Don't let me scare you away from the lunchbox, though. That was fun, too! It incorporates Insul-Bright (the stuff found in oven mitts) for thermal qualities, and PUL or something waterproof for the lining (who wants to be washing a lunchbox with spilled applesauce every day?) Both of those CAN be tricky, but Amy's step-by-step made the process pretty painless. The end result is so amazing - and despite the materials not being the easiest, the whole thing comes together in less than 20 steps (and if you make the backpack first, a lot of it will be intuitive)! The trickiest part was my fault (on both bags) - I somehow ended up with two SEPARATING zippers! With metal teeth!

But - we did it. I conquered, and I have to say, those metal teeth look awesome!

I love that the straps are padded on the backpack, all of the webbing ends are neatly stitched inside with a "barn door" or "x box" pattern for stability, and everything is neatly lined, enclosed, and professionally finished. Plus, there's the option to add some heavy duty snaps, so the lunchbox can be attached to the backpack - no more forgetting your lunch or leaving the empty box on the bus! Results to be proud of!

Natalie is so happy, and told her teacher very proudly on Open House night that "Mom made it!" *aww, shucks, kid*

Here's today's Host Post at Lulu & Celeste - make sure you check there for the big sew along link up and grand prize (details here)!! The sew along link up runs until September 4th, so any back to school sewing you're doing, make sure you enter! Also, enter today's giveaway below with the Rafflecopter - you can win 1 PDF pattern from Modkid AND 1 PDF pattern from Audrey & Tiffany!

a Rafflecopter giveaway

Today's bloggers have more Back to School sewing inspiration for you - check them out, show them some love!

Create 3.5 - Sew Sophie Lynn - Sweeter Than Cupcakes - The Wining Wife - Paisley Roots - The Eli Monster

Still looking for inspiration? Let some sale codes drive your creativity! Read this post at Sprouting Jube Jube for the details - a lot of wonderful sponsors have offered up prizes and discounts for this amazing tour!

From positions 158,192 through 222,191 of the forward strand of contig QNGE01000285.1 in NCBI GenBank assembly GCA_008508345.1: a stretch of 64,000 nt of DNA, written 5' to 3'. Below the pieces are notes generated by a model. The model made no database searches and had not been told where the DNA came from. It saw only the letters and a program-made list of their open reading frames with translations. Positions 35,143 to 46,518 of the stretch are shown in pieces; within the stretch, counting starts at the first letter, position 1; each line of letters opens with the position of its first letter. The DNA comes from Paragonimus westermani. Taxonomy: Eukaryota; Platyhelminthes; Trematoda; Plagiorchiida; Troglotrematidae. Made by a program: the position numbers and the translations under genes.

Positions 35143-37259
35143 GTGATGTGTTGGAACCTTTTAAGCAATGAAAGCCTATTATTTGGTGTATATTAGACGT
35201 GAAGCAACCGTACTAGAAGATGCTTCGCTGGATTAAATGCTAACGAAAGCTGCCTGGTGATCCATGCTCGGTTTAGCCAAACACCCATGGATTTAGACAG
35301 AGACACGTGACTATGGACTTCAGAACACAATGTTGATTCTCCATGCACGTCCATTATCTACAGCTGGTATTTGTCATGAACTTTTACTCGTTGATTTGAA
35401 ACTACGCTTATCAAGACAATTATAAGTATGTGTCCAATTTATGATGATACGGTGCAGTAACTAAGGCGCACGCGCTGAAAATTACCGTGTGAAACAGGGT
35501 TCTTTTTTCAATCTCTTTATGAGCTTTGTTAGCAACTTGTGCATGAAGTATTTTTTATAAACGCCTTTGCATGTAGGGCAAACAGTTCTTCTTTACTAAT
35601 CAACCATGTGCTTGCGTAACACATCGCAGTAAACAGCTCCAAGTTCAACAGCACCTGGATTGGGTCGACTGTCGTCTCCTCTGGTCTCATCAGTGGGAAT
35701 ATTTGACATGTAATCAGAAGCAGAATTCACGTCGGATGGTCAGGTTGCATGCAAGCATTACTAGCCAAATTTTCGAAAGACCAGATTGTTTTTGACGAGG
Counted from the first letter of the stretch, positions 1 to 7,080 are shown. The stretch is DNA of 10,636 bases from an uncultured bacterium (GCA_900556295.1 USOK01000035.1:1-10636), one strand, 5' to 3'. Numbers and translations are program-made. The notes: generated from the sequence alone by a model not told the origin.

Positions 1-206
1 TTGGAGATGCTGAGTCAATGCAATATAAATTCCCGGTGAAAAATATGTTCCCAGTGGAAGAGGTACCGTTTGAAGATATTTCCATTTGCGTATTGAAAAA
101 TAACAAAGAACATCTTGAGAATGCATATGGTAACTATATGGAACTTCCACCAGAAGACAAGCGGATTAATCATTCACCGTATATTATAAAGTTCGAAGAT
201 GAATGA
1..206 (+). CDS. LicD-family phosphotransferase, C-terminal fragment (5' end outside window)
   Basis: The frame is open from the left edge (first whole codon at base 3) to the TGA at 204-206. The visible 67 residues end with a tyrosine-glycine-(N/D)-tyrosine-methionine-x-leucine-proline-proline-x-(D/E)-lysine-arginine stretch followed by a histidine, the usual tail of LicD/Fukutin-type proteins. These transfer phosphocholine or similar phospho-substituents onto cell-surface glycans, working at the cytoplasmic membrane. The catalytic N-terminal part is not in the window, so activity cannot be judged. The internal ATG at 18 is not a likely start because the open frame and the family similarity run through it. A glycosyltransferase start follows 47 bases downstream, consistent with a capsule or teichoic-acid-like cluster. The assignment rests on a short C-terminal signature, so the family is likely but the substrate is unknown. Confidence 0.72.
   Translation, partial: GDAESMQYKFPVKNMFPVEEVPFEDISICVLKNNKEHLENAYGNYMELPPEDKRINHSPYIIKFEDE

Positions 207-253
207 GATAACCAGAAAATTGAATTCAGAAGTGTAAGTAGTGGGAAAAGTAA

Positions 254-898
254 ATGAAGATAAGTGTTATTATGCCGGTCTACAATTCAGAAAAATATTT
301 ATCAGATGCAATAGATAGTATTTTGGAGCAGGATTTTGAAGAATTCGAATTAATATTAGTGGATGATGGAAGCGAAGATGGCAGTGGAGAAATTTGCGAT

Wednesday, August 17, 2016

One Thimble: Issue 12 Review

One Thimble is on Issue 12! I can't believe I'm fortunate enough to review this amazing magazine again - they just get better and better.

Isn't this cover gorgeous? The theme this time around is Watercolors, which brings to mind softness, elegance, and stunning details - all of which are encompassed by the patterns in this issue. I sewed up two of them, the Flutterby Kite by Molly & Mama, and the Azure Party Dress from Ainslee Fox Boutique.

The Azure Party Dress can be made with all cotton or a mix of cotton and special occasion fabrics. I chose to do a single layer skirt, all cotton, for simplicity's sake - that, and the fact that I knew as soon as I finished one for one daughter, the other would be asking! (I was right - I've since made another for my younger girl. ;) ) But even with a simpler skirt, the dress is still a showstopper. The pieced bodice allows for insertion of piping (tutorial included in the pattern) or various trims to make any fabric pop! I love that the solid piping I used brings out the powerful colors in the pattern of my Riley Blake fabrics.

All those pieces seem intimidating, but the pattern is matter of fact and takes the construction step by simple step. Even inserting an invisible zipper is broken down to make it as foolproof as possible - and did I mention, this was my first one? I've had it on my to-do list for so long, and when I saw this pattern had one I had to snap it up. I hope to make them even more invisible in the future, but not bad for a first try!

I made the strap back option (there is also a full back) and loved watching it come together. It's always a little bit magical, like those unicorns, when all those little two dimensional pieces of fabric become something this gorgeous! Of course I had to throw together a quick "unicorn horn" for photos, and Natalie couldn't be happier. She's deemed this her first day of school outfit, though I'm not sure how they'll feel about the accessorizing! ;)

The kites by Molly & Mama are a simple, quick intro to quilted decor that anyone can do. There are two options here as well - strip piecing or a simpler four piece block kite. I chose strips simply because I recently got my hands on a bunch of Art Gallery fat quarters, and wanted to put as many of them together as I could! I used a simple solid cotton (from Wal-Mart!) as my backing, and dug through my little totes of trims for laces and tapes - I had just a little of the gold left, and it makes a lovely tail!

Natalie has also claimed the kite - not to hang in their room, as I'd intended, but to actually race around the yard with! I explained that it's quilted over fleece (for stability) and might be too heavy, but she is unperturbed by that. I love her imagination.